Can I explain how Oklahoma State nearly scored more points in the first half of a game against maybe the best defense in the Big 12 than it did in two entire combined games against defenses in Kansas State and Texas Tech that are decidedly not as good as Texas’? No I cannot.
Can I explain how Tylan Wallace, in the first half, became just the 10th receiver since 2005 to put up 160+ yards in a game against Texas and in the second half became just the third player this century to surpass 200 against the Horns? No I cannot.
Can I explain how Oklahoma State, for the first time since 2015, took down a top-ranked team at home, two weeks after looking like they needed to erect the bumpers at the bowling alley in Manhattan?
No, no I cannot do any of that.
All I know is that Boone Pickens Stadium had an irrational pregame buzz in the air that I presumed would fade with OSU’s postseason hopes on national television on Saturday. Instead? The opposite happened, and OSU narrowly beat the Horns and set their year back onto level ground with a possible season (and trajectory?) changing performance in Stillwater.
We’re going to jump into the thoughts (all of them), but first, a big thanks to our sponsor Thrive.
1. Putting Players in Position
We could talk about a million different things from tonight’s game, but one big thing that seemingly changed — and who knows how much of this is perception and how much is reality — is that Mike Yurcich and Co. put their players in position to succeed. The most obvious recipient was obviously Taylor Cornelius, but he wasn’t the only one.
You and I (and literally everyone who watches OSU games) have been calling for The Fastest Man in Canada to run outside the tackles ever since that first kick against Missouri State, and OSU did more of that on Saturday against Texas. Plays like this one.
Some of what we see is OSU’s players simply performing better than they have been and Texas’ not performing as well, but I don’t think it’s a stretch to say that, at least offensively, this was one of the better string-pulling performances of the season (and maybe the last few).
2. Corndog Was ?
Of course a week after I rode the Spencer Sanders train so hard there are no more tracks left for it to travel on and 30 minutes after I said on live television that Dru Brown would play in a real football game on Saturday night, Corndaddy submitted probably his best performance of the season.
Part of his 23/34 for 321 yards and 5 total TDs line was undoubtedly because 1. He was either put in a better position to make the throws he can actually make or 2. He simply chose to make those throws. Whatever the case he was terrific.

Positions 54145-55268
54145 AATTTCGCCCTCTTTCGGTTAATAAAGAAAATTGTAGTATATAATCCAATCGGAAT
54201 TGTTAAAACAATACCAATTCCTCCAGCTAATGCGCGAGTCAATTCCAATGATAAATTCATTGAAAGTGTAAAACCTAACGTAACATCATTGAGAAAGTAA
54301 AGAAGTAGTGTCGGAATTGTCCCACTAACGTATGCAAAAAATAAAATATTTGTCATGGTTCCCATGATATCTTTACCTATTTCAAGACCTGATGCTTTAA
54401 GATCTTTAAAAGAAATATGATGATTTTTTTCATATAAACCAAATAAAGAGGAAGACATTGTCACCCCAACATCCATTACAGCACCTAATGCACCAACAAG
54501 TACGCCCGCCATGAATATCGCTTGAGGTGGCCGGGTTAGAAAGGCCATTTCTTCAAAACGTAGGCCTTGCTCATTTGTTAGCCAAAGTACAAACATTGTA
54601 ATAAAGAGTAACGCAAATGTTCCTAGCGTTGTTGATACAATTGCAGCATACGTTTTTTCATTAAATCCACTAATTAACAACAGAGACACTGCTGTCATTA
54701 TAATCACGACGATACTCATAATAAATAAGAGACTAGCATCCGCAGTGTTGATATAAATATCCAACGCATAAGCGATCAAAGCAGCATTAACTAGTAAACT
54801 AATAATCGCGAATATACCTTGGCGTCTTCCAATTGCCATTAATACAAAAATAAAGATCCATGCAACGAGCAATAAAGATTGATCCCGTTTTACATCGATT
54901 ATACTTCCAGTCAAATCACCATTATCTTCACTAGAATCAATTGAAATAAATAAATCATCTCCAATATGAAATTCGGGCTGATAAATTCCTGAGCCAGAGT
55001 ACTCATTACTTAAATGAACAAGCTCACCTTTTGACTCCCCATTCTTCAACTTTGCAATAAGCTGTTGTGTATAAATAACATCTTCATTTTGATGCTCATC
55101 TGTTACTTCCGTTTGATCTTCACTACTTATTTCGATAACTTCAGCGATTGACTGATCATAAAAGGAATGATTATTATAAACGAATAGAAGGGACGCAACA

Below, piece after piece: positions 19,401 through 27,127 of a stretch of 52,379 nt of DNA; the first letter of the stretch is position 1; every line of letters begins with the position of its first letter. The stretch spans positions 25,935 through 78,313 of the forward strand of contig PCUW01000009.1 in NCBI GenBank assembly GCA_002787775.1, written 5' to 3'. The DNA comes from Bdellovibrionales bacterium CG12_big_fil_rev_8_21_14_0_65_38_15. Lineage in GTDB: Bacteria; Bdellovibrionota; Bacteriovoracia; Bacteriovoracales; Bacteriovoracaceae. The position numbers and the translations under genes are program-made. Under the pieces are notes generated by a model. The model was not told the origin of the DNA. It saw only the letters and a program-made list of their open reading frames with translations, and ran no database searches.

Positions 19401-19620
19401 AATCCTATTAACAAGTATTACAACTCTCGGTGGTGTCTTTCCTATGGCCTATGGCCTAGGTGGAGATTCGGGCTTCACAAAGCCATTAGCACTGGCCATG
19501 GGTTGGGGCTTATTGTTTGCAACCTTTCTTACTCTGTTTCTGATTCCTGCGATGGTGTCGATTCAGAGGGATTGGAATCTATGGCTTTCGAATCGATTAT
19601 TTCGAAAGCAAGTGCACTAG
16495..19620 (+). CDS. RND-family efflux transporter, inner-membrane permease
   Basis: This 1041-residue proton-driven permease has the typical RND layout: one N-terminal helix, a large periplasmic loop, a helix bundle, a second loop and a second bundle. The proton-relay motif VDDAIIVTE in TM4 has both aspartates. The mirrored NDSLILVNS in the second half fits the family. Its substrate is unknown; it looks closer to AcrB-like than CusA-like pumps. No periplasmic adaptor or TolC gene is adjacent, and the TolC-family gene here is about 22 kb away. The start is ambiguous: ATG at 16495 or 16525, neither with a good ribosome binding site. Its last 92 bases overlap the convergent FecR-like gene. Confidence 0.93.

Nobody is under the illusion that Corn is going to come out and go full Sammy Bradford with 25-yard outs from the opposite hash, but he was everything Gundy has been raving about and more against UT. I thought it was a very Clint Chelfian showing, and I mean that in the best way possible. Chelf never bowled you over with arm strength or flair, he simply strung together five good plays and then 15 good plays and then 25 good plays in a row. That’s what Corn did on Saturday.
Even better than his throwing, though, was the way he put the game away with his legs. With OSU on UT’s 16 and desperately searching its knapsack for the dagger, Cornelius provided 25 yards of rushing offense (following a botched toss play from the 1-yard-line to Chuba) and a clincher in the corner of the west end zone.
He even got a little fired up when he scored the winner. Yeah, get fired up Corn! You just downed No. 6 Texas with Fowler and Herb in the house and the season hanging in the balance!
Then they put the entire night in his hands, and he iced it on third down with a minute left and Texas desperate for one more possession. Gundy joked after the game that he’d seen some chatter on Twitter about how those of us watching games think Corn should be running more and he took notice.
Even if this season hasn’t gone as many of us would have preferred, no matter what happens from here on out, Corn gets to walk away with an all-timer under his belt. One to tell the grandkids about someday (with that hairline, it may be sooner rather than later).
3. What is the Energy Source?
I don’t know whether to be excited about how juiced up Oklahoma State was on Saturday night or frustrated that they can’t seem to summon that against the Iowa States and Kansas States of the world.
I think it actually says something meaningful that OSU is now 2-2 against unranked teams at home and 2-0 against ranked ones this year. Is that coaching? Is it program complacency? Is it a lack of preparation?